Loyal readers (such as there are) will have noted a long pause between this post and the last on this blog. Well, I was promoted to a new faculty position with a dizzying array of new responsibilities. And I also bought a house and moved. And I got engaged. All of which, my friends, are rather time-consuming activities that forced me to put blabbing about cluster headache on the back burner. But now I’m back.
As it happens, not much goes on in the field of cluster headache research, so we will ease back into the present with a paper fifteen years old, prompted by a conversation I had with Dr. Alexander Mauskop at the recent meeting of the American Headache Society in Los Angeles. He was peddling a new headache remedy he’s invented called “Migralex”, a combination of magnesium sulfate and aspirin, which he is convinced is a revolutionary new treatment for headaches. He is a big proponent of magnesium as a treatment for headache. “Does Migralex work for cluster headache?” I asked him. “Oh yes!” he told me.
I was instantly suspicious. “What manner of quackery is this?” I thought. But then, Mauskop does run the New York Headache Center, so perhaps he knows a thing or two. A search of the scientific literature for the effects of magnesium on cluster headache yielded pretty slim pickings: there was only one relevant paper in fact, written fifteen years ago by—perhaps unsurprisingly—Dr. Mauskop.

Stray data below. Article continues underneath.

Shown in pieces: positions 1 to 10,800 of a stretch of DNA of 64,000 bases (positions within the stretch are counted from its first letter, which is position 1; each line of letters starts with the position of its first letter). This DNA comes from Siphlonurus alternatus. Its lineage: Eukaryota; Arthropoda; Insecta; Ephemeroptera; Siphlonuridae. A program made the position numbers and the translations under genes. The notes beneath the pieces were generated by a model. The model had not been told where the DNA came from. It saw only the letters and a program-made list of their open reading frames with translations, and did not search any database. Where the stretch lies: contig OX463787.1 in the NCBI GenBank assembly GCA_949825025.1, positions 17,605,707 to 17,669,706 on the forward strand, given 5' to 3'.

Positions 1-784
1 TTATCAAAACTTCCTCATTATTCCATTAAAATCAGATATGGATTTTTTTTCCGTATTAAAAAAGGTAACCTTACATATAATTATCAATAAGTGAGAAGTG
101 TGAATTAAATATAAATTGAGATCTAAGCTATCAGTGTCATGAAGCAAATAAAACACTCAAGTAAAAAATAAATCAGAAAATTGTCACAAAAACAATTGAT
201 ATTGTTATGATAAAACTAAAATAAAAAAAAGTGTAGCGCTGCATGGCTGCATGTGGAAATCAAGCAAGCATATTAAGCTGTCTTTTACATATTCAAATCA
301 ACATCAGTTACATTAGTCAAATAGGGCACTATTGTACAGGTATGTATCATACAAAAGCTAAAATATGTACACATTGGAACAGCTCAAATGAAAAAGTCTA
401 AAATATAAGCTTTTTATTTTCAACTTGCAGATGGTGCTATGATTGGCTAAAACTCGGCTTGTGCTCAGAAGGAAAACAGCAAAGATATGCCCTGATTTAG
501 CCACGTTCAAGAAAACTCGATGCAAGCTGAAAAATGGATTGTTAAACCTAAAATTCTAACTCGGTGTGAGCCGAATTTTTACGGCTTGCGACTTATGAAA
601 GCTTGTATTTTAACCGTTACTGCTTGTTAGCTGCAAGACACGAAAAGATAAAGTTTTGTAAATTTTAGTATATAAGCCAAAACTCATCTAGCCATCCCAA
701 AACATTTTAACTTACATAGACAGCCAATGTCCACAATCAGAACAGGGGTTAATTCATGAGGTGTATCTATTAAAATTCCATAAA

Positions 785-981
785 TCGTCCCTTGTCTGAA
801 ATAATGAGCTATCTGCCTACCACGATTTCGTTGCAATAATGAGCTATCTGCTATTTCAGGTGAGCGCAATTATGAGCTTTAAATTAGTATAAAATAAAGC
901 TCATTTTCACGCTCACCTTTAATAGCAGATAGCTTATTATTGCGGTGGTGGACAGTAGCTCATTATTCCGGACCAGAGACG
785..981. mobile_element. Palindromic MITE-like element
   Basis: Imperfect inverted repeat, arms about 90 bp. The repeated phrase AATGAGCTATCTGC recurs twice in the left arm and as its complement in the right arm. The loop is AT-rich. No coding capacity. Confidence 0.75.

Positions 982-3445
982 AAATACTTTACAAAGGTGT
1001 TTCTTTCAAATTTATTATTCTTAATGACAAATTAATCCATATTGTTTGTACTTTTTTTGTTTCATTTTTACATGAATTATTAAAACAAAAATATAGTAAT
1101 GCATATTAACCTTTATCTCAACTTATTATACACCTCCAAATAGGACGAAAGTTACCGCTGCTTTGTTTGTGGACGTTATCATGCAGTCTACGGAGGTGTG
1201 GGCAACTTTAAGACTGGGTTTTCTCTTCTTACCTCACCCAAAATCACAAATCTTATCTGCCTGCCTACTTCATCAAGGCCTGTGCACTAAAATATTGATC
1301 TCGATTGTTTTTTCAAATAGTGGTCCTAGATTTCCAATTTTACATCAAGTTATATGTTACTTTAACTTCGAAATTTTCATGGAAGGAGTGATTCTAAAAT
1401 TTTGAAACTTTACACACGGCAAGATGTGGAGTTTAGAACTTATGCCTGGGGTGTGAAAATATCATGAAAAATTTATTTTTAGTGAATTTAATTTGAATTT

Having observed previously that episodic cluster headache patients had normal magnesium levels but lower ionized magnesium levels, Dr. Mauskop decided to see whether raising the low levels to normal by giving magnesium intravenously would help. For a short time, all the cluster headache patients who arrived at the New York Headache Center during their cluster period were asked if they were willing to be given one or two grams of intravenous magnesium sulfate. If they were pain-free for two days and skipped two or more expected attacks, Dr Mauskop gave them more.
Twenty-two people participated—seven women and fifteen men; 20 with episodic cluster headache and two with chronic. Fourteen of the 22 (64%) had two days of relief; seven (32%) had complete sustained remission. Even more interesting, most of the patients who responded had magnesium levels below 0.54 mmol/L, suggesting that the infusions were in fact treating some sort of deficiency.
So does this mean that Maukop’s Migralex will treat cluster headache? Hard to know. Oral medication does not act the same way as intravenous medication, and there did not seem to be any studies beyond this one. However, if low ionized magnesium levels predispose towards cluster attacks, and you have low ionized magnesium level and are having cluster attacks, it seems worth a try to me. Best of all, it’s over-the-counter, making this remedy accessible to the home experimental psychopharmacologist. If any cluster headache patient has experience with Migralex, please post it here!